Google offers so many products and services, it can be hard to keep track of them all. Google tries to address this problem with Dashboard, a place to view all of your account's data in one place. But the page has never had a mobile layout, so trying to use it on phones has been somewhat of a pain. Read More
VR doesn't seem to be as exciting these days. Whether it's the limitations of mobile VR (like heat, video quality, and battery drain) or being tethered to your PC with the Rift or Vive, VR doesn't seem that appealing to many people — I, for one, am not one of those, but I digress. To combat some of the weaknesses of both platforms, Zeiss has come up with the VR One Connect, which bridges the gap between mobile and PC virtual reality... in theory. Read More
YouTube is no pushover. It's a gargantuan platform for content creators and, odds are, there is something on there for everyone to enjoy. Personally, I watch stuff there more than on Netflix, Hulu, or Plex — it's usually about something involving video games. Turns out that all of us who watch YouTube collectively view 1 billion hours of videos per day. Think about that for a second. Read More
There's a reason why services like Periscope and Facebook Live are popular - people love to see what famous people are doing in real time. YouTube has had live streaming for a while now, but the Alphabet company is now rolling out mobile live streaming. Read More
Many carriers now offer some form of WiFi calling, but Republic Wireless bases its entire business model on making WiFi calls a seamless part of the experience. A new feature of Republic Wireless' hybrid MVNO network called Bonded Calling aims to improve call quality by using both WiFi and cellular data at the same time to fill in the gaps when you're stuck on a spotty WiFi network. Read More
If you develop for the web, one challenge you always come across is how to make the best use of screen estate across so many different screens, layouts, and resolutions. It used to be that people only browsed from their computers which had a few limited screen resolutions possible. Now that number has risen, and with the advent of mobiles and tablets, the number of possibilities has gone up even more. Not to mention landscape and portrait orientations, which complicate things further.
Viewing what a site looks like on different screens simultaneously can make things easier on developers and designers, especially when they want to check out many websites and get some ideas from what others are doing. Read More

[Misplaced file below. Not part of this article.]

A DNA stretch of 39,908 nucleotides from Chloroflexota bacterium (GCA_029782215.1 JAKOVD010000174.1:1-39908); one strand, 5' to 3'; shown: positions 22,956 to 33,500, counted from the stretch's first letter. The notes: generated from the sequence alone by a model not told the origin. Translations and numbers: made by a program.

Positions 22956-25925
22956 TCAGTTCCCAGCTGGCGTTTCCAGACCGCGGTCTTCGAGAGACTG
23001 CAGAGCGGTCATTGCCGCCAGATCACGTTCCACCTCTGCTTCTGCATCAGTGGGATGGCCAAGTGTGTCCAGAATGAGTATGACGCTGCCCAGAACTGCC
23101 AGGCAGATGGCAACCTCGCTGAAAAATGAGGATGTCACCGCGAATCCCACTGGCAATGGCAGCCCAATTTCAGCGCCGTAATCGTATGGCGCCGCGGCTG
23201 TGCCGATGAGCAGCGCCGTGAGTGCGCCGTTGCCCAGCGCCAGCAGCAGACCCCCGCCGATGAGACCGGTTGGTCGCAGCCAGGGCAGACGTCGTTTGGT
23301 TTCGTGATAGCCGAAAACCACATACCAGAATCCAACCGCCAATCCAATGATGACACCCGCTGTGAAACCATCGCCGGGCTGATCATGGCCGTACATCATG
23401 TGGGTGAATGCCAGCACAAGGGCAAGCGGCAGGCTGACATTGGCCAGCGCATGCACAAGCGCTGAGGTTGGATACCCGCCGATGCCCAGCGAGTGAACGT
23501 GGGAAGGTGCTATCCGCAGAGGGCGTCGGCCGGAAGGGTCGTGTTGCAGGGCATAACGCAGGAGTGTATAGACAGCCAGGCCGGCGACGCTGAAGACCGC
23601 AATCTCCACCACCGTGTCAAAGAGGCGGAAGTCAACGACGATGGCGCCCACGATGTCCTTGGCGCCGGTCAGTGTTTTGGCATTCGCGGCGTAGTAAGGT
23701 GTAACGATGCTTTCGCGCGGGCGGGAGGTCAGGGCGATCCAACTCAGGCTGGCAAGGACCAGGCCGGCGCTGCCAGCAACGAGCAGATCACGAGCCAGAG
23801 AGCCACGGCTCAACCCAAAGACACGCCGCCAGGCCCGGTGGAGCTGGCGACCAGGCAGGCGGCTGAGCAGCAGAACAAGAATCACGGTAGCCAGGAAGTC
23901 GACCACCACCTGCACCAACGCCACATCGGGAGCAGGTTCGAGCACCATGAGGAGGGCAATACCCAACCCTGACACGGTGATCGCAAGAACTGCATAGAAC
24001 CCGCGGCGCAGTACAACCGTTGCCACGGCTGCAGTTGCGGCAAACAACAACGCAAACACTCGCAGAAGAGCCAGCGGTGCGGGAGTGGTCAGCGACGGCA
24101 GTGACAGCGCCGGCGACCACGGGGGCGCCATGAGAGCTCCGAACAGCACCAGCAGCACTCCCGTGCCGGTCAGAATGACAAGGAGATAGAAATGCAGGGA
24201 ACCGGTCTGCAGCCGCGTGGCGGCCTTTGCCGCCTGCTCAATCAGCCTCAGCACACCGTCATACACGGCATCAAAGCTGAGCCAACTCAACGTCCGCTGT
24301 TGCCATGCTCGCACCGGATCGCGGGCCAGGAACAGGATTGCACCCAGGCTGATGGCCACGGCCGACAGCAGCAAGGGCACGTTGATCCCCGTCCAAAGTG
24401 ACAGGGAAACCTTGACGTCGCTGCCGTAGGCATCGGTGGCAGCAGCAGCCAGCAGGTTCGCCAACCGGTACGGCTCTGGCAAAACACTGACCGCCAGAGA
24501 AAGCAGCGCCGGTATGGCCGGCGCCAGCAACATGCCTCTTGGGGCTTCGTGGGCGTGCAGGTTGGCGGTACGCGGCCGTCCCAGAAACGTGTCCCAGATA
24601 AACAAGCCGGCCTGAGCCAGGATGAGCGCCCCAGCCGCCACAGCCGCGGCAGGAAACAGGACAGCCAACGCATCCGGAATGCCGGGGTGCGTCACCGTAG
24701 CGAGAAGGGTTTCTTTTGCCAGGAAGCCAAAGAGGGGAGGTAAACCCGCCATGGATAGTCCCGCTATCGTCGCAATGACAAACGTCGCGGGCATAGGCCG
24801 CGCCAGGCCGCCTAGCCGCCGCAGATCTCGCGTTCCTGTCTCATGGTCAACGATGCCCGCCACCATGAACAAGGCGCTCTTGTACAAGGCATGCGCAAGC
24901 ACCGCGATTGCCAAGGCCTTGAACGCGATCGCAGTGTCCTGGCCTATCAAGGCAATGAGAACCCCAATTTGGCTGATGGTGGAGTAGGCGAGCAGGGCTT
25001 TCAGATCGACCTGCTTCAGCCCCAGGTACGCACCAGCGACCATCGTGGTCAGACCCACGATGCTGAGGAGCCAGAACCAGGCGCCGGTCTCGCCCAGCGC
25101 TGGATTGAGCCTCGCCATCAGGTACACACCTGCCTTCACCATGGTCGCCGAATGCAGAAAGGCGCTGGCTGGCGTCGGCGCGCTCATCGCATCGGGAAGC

Another long design test appears to be drawing to a close for Google. After apparently beginning a wider rollout for the new mobile search UI (in testing since April), it seems that Google is making the revised image results UI final too.
This layout has been popping up since at least May, with a brighter, more crisp interface that offers more iconography, refined typography, and - yes - a section for related images. Read More
If you have opened a Google document, spreadsheet, or presentation in a web browser on your mobile device in the past week, you may have noticed that Google is rolling out a new look.
The updated interface is simpler, and the changes are consistent across all three services. An action bar stretches across the top that lets you go back or start editing. The title of the document sits in the center. In most cases the bar is gray, but it turns dark when viewing slides.
Google is taking this time to phase out the ability to edit Docs files on the web. Read More
It seems like just yesterday when Google was testing a new layout for the search engine results page, with colorful underlines separating search results into individual cards.
That layout ended up sticking, and now it seems Google is at it again, testing some rather pleasing new tweaks for the SERP.
We can't be sure just yet who will see these changes or whether they'll become permanent, but check out the before and after shots provided by a tipster below.
left: current layout right: new layout
The new layout is undeniably more influenced by Google's material design. The only information missing in the new view is one search result and one line of text indicating that a user has visited a results page before (but that may be because the new layout appeared for our tipster only in incognito mode). Read More
Search, as the foundational product Google is known for, is obviously something the company is very thoughtful of when it comes to design. Even small changes can cause a big impact on user experience and engagements, so Google is careful about how design tweaks are implemented.
One common method of testing and easing into (or out of) design tweaks is A/B testing (something we recently saw Google experimenting with in the Google+ app). Today, it looks like Google has begun an experiment on its search engine results page when users search from Chrome on mobile devices. Rather than show results in a lineup, separated by gray lines, Google is playing with a layout that puts each result on its own card, underscored by a line colored to match one of Google's four primary brand colors - blue, green, yellow, and red. Read More